Berkshire Garden Journal: 'Skeeters' and beetles -- oh my!


The sudden arrival of stifling hot weather has made working in the garden during the day uncomfortable if not hazardous, especially to those of us who are chronologically enhanced.

As such, I try to do much of my gardening in the early morning or evening. I say "try" because I seem to spend more time swatting mosquitoes than gardening. This is counter-productive since the more I exert myself, the more carbon dioxide and lactic acid my body releases. It is widely known that these two compounds act like magnets to attract mosquitoes. Fortunately, there are repellents that are proven to be effective in warding off these pesky critters. They are DEET, Picaridin, Oil of Lemon Eucalyptus, and IR3535 (A component in Avon's Skin-so-Soft lotion).

Another potential option for fending off mosquitoes that intrigues me appeared in Mass Audubon's June online newsletter. It described the creation of a garden with "plants that are believed to have anti-mosquito properties." Many of these plants are being used by manufacturers in "natural" mosquito repellent products. Among the plants in the Mass Audubon test garden are: lemon balm, eucalyptus, marigold, garlic, lemon verbena, basil, sage, scented geranium, nasturtium, catmint and rosemary. I'm anxious to see how this experiment turns out. If nothing else, they'll have a nice scented garden that will attract human pests -- er, visitors.

Apply mosquito repellents and get on with these weekend tasks:

• Gather your pea-pickin' family members together for a pea-pickin' party in the pea patch. Peas are maturing fast and should be picked at least every other day lest they develop into bowling balls, as my wife refers to over-sized peas.

• Dig a few new potatoes to go with peas and grilled salmon, a New England July Fourth tradition. Supposedly, John Adams celebrated Independence Day with such a meal. Turtle soup was also on the menu. I think I'll go with mock turtle soup. By the way, how do you catch a mock turtle? I have so much to learn.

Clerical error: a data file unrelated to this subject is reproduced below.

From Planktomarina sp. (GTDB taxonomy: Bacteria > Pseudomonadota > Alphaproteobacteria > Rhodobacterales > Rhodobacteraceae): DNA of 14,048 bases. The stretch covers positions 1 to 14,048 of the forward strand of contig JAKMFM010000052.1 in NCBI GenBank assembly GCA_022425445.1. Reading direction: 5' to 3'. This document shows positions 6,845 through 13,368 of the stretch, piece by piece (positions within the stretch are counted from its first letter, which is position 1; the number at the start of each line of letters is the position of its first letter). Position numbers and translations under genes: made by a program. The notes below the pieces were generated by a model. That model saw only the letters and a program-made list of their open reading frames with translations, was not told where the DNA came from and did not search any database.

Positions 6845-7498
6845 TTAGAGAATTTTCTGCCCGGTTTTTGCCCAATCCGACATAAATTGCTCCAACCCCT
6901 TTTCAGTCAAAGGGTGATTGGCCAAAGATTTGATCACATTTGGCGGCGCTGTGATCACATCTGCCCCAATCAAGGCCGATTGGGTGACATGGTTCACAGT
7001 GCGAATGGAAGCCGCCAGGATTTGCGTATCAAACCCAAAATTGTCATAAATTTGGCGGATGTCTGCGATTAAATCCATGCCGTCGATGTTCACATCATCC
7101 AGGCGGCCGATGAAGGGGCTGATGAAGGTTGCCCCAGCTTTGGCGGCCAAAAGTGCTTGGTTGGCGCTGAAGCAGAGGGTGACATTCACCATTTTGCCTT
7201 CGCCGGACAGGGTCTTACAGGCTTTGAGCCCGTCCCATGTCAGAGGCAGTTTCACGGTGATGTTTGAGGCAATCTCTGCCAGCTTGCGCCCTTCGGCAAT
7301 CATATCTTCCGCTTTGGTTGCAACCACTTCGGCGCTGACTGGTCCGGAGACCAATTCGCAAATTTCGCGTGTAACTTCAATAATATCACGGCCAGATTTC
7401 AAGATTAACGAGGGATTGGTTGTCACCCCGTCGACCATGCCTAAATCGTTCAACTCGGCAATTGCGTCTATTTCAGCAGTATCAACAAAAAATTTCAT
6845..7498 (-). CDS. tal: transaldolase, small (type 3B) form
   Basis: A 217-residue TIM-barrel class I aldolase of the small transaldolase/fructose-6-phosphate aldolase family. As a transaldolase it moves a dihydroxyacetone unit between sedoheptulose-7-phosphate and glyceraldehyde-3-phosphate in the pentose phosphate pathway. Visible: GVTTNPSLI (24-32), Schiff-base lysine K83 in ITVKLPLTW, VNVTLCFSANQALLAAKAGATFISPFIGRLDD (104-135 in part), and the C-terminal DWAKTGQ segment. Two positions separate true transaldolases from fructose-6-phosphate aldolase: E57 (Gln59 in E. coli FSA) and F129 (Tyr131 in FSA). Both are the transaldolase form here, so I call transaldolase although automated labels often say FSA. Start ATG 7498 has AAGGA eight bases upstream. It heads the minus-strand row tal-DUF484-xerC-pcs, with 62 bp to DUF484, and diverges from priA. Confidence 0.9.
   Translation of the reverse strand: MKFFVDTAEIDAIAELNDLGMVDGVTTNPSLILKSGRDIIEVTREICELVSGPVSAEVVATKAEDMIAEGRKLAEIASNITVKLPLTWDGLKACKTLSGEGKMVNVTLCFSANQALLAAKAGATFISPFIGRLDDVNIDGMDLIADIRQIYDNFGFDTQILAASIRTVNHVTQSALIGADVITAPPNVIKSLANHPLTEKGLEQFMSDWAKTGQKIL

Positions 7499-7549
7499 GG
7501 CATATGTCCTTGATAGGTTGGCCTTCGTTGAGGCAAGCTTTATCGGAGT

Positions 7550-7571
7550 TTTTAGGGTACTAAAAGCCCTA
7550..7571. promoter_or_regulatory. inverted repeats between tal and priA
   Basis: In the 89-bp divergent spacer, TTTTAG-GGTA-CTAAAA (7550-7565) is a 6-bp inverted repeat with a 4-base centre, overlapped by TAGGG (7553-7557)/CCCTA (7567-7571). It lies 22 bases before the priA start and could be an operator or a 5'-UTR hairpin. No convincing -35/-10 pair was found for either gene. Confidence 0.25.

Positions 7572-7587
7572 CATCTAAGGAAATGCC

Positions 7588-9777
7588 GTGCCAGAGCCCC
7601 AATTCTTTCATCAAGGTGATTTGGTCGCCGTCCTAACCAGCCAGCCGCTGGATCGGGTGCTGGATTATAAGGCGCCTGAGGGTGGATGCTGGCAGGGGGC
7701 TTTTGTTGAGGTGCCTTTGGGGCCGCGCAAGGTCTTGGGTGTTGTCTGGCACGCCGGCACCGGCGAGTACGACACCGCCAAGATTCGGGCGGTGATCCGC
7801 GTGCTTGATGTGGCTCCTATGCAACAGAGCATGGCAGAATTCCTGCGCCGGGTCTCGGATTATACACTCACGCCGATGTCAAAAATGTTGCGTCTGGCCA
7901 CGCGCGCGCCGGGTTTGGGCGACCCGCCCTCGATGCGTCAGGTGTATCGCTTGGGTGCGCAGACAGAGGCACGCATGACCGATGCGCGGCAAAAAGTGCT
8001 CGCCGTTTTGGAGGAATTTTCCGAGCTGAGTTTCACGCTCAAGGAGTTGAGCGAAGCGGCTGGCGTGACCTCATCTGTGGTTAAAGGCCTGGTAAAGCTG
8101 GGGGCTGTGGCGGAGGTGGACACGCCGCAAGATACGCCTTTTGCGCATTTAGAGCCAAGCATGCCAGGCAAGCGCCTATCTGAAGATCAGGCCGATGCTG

• Keep picking strawberries, including the over-ripe and mushy ones. Unless you're fond of mushy strawberries, those should be tossed. The point is to remove them since the size of the developing fruit diminishes when old berries are allowed to remain on the plants.

• Pull up every other carrot. Not only are you thinning the row of carrots, but you're getting some fine baby carrots great for braising or steaming. Make another sowing of carrots now to keep them babies coming.

• Make a final sowing of sweet corn. Choose a variety that matures in about 65 to 75 days. Longer maturing varieties might not make it if there's an early fall freeze. Other crops that can still be planted include bush beans and summer squash.

• Harvest outer leaves of lettuce, chard and kale, but leave the rest of the plant intact. The chard and kale will remain productive through the rest of the growing season. The full lettuce plant may have to be harvested soon since mature plants tend to bolt in hot weather. (Check last week's column for tips on delaying bolting.)

• Prepare to battle Japanese beetles on food crops and ornamental plants. They should be emerging and will feed on a wide variety of plants. There are many options for managing Japanese beetles, but trapping is one proven not to be very successful. Application of the natural insecticide Neem is a good choice for control, as is covering grapes and other food crops with floating row covers.

• Shear fall blooming perennials, including bee balm, boltonia, mums, New England aster, and Sedum "Autumn Joy." This will result in compact plants as opposed to leggy, floppy ones. Don't wait any longer to shear since these plants will need some time to develop new shoots and flower buds.


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